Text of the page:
South Solitary Movie Review - www.impulsegamer.com -

South Solitary
Reviewed by Felix Staica on July 27, 2010

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presents a film written and directed by Shirley Barrett
Starring: Miranda Otto, Marton Csokas, Rohan Nichol & Barry Otto
Running Time: 120 mins
Rating: M15+
Released: July 29, 2010


4/10

 


South Solitary is a rugged, remote island “off the mainland” of Australia. Despite the strong winds howling from the Antarctic, this bleak, blustery rock in the sea does have enough vegetation to support livestock and food necessary for the two lighthouse keepers, including the wife and two children of one.

It is difficult as a viewer not to associate landscape with character. You really have to wonder what kind of people would choose to live in a place like it. They either enjoy being alone or have exhausted most opportunities afforded by living amongst people for various reasons. It is with such suspicion and unease I approached the inhabitants.


Miranda Otto, windswept and distant in “South Solitary”

South Solitary is set in 1927 and opens with mid-30s Meredith (Miranda Otto) carrying a lamb (quite a prattling and superficial symbol) in a rowboat onto the island, escorted by a seasick uncle (played by Otto’s father, Barry Otto). He has been sent by the Commonwealth light-house service to examine reports of substandard operations of the light-house. He is all starch and proper procedure, casting a harsh and unfriendly energy on those around him. With Miranda, it’s due to love, we are told.

He gets to work reforming the two current keepers. Rohan Nichol plays the married young father Harry Stanley. We can understand his urges—a man on an island—and we can understand where those urges lead once a new woman appears, but it’s instead the more complex and troubled WWI veteran, Jack Fleet (Marton Csokas), that slowly distils Meredith’s interest.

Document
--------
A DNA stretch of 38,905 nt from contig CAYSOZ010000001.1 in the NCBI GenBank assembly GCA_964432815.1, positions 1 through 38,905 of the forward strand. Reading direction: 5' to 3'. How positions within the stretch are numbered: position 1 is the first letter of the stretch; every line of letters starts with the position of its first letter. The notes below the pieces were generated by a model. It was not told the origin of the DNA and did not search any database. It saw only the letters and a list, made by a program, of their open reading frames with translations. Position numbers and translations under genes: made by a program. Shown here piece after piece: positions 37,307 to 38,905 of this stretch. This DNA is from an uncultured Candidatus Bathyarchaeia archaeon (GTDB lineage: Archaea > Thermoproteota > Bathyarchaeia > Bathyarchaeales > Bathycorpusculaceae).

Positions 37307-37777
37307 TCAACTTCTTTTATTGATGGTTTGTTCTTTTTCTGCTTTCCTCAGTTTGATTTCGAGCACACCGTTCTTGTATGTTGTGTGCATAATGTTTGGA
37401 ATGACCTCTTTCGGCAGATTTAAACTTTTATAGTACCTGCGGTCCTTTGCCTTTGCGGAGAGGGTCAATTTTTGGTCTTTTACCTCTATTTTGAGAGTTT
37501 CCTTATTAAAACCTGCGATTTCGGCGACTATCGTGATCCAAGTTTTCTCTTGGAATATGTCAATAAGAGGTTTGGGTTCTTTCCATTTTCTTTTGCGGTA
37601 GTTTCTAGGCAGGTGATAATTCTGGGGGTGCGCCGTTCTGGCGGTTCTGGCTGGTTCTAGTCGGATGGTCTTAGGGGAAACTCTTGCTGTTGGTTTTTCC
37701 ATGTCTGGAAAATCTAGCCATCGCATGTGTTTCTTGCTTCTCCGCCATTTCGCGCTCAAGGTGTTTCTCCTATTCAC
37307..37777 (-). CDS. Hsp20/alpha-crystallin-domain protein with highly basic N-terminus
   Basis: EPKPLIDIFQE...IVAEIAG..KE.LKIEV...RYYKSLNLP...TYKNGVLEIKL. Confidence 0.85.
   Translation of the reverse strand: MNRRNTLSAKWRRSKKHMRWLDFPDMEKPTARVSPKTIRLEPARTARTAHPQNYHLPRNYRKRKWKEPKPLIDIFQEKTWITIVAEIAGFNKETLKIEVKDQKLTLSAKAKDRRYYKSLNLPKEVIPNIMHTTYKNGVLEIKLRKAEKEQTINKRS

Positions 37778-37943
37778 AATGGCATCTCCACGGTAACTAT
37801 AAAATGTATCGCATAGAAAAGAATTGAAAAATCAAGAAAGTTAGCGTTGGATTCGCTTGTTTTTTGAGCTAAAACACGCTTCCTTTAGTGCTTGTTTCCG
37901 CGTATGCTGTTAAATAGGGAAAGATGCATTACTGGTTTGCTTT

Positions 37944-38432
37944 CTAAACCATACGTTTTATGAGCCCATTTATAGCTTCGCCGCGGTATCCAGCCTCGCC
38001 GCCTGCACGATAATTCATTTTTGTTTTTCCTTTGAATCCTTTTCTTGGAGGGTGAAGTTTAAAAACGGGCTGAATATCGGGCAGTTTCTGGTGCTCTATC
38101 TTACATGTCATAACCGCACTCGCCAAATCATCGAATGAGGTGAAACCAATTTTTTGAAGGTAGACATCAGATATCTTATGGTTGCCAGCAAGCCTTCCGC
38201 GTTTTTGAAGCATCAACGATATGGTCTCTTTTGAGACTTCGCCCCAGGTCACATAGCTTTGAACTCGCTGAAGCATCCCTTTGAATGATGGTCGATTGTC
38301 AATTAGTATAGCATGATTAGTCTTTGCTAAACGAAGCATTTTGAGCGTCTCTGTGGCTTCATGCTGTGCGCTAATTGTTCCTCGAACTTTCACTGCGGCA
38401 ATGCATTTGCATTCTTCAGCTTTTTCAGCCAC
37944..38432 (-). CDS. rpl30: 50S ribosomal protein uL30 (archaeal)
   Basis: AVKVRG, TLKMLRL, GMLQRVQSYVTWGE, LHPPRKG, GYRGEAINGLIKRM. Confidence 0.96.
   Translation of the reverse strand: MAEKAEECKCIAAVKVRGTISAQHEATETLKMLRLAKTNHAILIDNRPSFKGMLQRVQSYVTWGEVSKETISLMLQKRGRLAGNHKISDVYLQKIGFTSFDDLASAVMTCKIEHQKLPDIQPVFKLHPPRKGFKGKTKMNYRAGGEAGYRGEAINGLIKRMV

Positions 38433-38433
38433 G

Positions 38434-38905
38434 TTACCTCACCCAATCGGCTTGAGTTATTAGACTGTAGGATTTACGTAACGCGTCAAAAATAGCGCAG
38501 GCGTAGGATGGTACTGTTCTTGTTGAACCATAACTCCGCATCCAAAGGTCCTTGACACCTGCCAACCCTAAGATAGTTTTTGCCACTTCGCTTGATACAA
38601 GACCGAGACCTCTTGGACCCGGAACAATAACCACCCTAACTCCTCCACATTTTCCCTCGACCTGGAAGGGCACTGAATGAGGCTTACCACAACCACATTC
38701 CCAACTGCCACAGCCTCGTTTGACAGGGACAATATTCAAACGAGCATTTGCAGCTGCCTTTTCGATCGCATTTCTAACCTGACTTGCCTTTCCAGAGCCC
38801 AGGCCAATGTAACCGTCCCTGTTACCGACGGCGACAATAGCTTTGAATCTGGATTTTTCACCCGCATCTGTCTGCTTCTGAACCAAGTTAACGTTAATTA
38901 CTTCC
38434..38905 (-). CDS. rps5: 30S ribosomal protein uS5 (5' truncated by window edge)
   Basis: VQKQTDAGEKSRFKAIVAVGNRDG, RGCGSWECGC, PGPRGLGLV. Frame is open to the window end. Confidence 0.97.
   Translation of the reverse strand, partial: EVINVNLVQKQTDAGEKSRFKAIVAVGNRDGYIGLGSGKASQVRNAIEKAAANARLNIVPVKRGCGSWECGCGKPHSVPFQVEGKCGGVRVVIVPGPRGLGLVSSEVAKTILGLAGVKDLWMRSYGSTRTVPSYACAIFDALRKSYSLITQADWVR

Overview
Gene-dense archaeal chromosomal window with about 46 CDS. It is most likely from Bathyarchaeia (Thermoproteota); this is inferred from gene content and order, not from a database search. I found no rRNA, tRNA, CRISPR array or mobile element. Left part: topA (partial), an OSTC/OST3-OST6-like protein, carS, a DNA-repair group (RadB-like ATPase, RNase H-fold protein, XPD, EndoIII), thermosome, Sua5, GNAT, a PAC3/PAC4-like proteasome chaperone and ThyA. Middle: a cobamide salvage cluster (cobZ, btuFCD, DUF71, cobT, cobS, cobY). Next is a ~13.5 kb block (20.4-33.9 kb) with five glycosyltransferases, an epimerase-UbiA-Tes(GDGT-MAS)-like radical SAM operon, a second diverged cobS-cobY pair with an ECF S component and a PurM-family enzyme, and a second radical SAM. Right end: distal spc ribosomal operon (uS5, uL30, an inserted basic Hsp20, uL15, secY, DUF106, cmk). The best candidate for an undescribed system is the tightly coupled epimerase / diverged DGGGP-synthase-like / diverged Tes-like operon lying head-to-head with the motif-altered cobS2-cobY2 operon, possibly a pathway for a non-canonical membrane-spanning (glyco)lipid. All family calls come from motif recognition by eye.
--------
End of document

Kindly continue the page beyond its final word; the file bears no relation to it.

Writer/director Shirley Barrett became intrigued when reading old light-house logs from various islands around Tasmania. In an era before radio, the isolation was very great and even pigeons were used to send messages. The film was actually shot in Portland in mainland Victoria due to the realities of production, but it doesn’t alter the stunningly stark look and feel of the blasted surrounds.

The acting is good and there are quite moving scenes, especially one between the two women. However, there is an uneasy sense at the end of the glacially-paced story that nothing much happened. I walked out thinking that there was so much that could have been done. People, alone on an island, in the middle of nowhere... and what we get is the equivalent of microwave dinner for one.

Could there have been, at least, a predictable happy-ending-love-story that makes everyone feel giddy? Instead there’s a deliberate, contrived effort to be off-centre but in a cutesy, non-confronting way. There are elements to be enjoyed, but it feels like a half-baked, going-nowhere film, as flimsy, flighty and irritating as the lead character.






 
 



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